The Do's and Don'ts of Summertime Riding
Troxel Athlete, Rachel Gagliardi, is a member of the Champion Barrel Racing Team and Reserve Champions in Pole Bending, Breakaway Roping, and Goat Tying in the Central Pennsylvania Youth Rodeo Association. She has been riding since the age of 8 and loves everything about competition. Here, Rachel shares important tips for protecting you and your horse from the summertime heat.
- Stay Hydrated – Drink LOTS of water, Gatorade or your preferred alternative (like coconut water) to stay hydrated. When it’s hot outside, your body uses water in the form of sweat to cool itself off. So, it’s vital to keep fluids inside your body to keep cool and stay healthy. Also, be sure to give your horse plenty of water too!
- Don’t Overheat – When it’s hot outside, it’s extremely easy to overheat. Pay attention to signs that your body might be dehydrated or experiencing heat exhaustion. If you experience symptoms such as headaches, weakness, dizziness, or nausea, you could be suffering from heat exhaustion (WebMD.com). The most important thing to do in this situation is to take a break and get out of the heat. Find the nearest shady place or an air-conditioned room to help revitalize your body.
- Use Cooling Towels – Placing a wet towel around your neck when riding is a great way to cool off your body from the summer heat. When I ride on hot days, I like to use a hyper-evaporative cooling towel. My towel, when wet, allows moisture to evaporate and cools rapidly to provide heat relief. It really makes a difference!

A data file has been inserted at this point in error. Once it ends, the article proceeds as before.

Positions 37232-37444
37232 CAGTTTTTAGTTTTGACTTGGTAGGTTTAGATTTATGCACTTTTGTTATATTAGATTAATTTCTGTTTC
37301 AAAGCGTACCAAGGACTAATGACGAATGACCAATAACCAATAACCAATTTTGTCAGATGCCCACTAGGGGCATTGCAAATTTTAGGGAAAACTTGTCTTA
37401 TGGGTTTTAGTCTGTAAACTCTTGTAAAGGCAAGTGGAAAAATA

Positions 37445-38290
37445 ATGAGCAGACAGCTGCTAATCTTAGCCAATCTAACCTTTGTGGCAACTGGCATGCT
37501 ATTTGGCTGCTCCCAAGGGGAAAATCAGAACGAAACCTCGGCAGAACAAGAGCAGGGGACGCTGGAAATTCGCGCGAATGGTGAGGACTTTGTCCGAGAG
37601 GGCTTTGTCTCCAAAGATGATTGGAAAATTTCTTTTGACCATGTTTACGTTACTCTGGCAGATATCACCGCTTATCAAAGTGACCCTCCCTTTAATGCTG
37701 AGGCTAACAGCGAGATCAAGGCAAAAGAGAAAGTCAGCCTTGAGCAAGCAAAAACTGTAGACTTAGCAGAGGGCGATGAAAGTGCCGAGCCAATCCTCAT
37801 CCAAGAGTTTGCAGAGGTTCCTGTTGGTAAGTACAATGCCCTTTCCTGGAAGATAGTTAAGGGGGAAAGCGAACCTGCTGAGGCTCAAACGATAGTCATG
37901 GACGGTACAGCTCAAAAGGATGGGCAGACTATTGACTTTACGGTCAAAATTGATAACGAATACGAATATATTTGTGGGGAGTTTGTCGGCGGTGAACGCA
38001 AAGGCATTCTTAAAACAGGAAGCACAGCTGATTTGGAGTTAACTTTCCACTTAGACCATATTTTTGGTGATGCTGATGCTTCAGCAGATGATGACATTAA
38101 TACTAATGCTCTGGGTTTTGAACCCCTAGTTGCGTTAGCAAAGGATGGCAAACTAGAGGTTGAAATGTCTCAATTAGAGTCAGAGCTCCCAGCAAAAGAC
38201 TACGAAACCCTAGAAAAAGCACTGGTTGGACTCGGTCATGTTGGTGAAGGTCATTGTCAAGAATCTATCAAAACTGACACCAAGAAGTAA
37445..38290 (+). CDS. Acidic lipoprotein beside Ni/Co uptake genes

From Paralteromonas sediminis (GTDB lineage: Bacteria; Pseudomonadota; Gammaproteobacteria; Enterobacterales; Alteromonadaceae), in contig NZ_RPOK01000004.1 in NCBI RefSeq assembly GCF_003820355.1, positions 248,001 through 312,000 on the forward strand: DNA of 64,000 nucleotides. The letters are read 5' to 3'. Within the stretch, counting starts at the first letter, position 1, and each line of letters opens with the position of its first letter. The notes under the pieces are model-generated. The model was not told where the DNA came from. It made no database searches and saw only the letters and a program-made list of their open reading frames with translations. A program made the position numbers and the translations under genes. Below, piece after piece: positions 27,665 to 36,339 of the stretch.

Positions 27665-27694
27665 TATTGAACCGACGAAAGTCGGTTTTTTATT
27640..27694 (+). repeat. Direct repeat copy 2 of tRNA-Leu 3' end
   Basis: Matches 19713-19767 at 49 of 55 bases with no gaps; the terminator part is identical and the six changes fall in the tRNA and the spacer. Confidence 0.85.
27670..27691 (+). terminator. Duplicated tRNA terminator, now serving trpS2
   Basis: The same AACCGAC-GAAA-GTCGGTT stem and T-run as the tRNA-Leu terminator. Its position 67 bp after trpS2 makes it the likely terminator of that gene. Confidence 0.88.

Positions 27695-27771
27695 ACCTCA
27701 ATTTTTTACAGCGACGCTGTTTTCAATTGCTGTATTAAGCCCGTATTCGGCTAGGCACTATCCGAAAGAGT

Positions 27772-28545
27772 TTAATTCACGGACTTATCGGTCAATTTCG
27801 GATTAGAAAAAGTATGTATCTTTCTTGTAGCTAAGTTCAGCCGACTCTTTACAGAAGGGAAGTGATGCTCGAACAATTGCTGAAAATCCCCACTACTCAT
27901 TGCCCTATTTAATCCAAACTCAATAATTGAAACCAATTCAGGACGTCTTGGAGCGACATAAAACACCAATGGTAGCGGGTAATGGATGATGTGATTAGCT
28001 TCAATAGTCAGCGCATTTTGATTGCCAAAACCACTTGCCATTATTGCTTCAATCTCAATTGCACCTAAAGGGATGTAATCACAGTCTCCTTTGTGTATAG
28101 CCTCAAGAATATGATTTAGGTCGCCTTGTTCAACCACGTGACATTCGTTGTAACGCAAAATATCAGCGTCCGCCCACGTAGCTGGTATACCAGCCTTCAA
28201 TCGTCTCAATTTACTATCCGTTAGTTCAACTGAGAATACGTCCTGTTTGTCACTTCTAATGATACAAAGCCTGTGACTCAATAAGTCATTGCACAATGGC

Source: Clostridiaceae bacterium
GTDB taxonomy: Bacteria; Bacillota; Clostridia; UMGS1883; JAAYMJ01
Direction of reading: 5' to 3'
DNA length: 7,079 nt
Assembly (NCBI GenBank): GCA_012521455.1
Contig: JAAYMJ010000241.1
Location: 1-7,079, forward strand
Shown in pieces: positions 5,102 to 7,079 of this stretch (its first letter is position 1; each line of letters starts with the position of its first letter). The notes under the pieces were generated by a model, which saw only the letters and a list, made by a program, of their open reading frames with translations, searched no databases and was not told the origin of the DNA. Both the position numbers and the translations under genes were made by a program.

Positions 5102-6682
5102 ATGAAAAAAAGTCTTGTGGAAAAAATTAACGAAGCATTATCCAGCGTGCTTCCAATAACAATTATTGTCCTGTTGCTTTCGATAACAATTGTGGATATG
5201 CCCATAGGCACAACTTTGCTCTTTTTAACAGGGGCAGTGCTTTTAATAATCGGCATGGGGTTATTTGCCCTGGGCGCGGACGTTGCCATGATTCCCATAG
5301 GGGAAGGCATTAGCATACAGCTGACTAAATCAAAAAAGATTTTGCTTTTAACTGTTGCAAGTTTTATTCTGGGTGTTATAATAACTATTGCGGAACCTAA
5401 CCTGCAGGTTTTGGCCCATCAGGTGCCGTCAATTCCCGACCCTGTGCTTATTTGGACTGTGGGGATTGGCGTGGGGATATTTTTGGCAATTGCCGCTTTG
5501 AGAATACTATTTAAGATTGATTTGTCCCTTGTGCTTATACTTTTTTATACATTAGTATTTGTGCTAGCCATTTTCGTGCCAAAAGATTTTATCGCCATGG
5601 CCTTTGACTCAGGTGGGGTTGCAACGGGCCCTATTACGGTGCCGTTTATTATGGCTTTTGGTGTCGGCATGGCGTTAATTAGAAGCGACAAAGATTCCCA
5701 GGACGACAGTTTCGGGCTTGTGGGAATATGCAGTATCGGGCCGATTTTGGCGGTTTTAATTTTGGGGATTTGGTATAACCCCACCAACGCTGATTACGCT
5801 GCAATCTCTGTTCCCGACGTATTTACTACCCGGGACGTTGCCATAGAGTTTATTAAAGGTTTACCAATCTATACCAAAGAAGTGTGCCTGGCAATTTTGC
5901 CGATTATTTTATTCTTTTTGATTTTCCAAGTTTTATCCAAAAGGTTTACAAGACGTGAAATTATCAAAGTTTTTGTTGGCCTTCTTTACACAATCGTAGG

- Don’t Forget to Eat – Riding requires a lot of energy, which means your body is using up its stores of glucose. It’s important to make sure you have enough sugar to produce energy. So, always eat before and after you ride. My favorite summetime snack is fresh berries! They’re full of natural sugar and antioxidants and of course, they taste great. In addition to a sweet snack, I usually take a granola bar or some trail mix to provide my body with a source of sodium. Sodium (salt) helps act as an electrolyte and positively impacts muscle function.
- Ride Early in the Morning or Late in the Evening – Try to schedule your ride times so they don’t fall in the middle of the day during peak heat. Limiting your time in direct sunlight can help prevent heat exhaustion and sunburn. You’ll be thankful you did, and your horse will too!
Be sure to watch your horse closely during the summertime too. Heat stroke can affect horses in the pasture, as well as horses being worked. Symptoms of equine heat stroke include: increased heart and respiratory rates, increased or absence of sweating (Note: a lack of sweating in extreme heat can mean a severe health condition), increased body temperature and/or lethargy.
If your horse experiences any of these symptoms, bring him/her to a place to cool down. Utilize cold water and a fan/breeze circulation to help regulate their body temperature.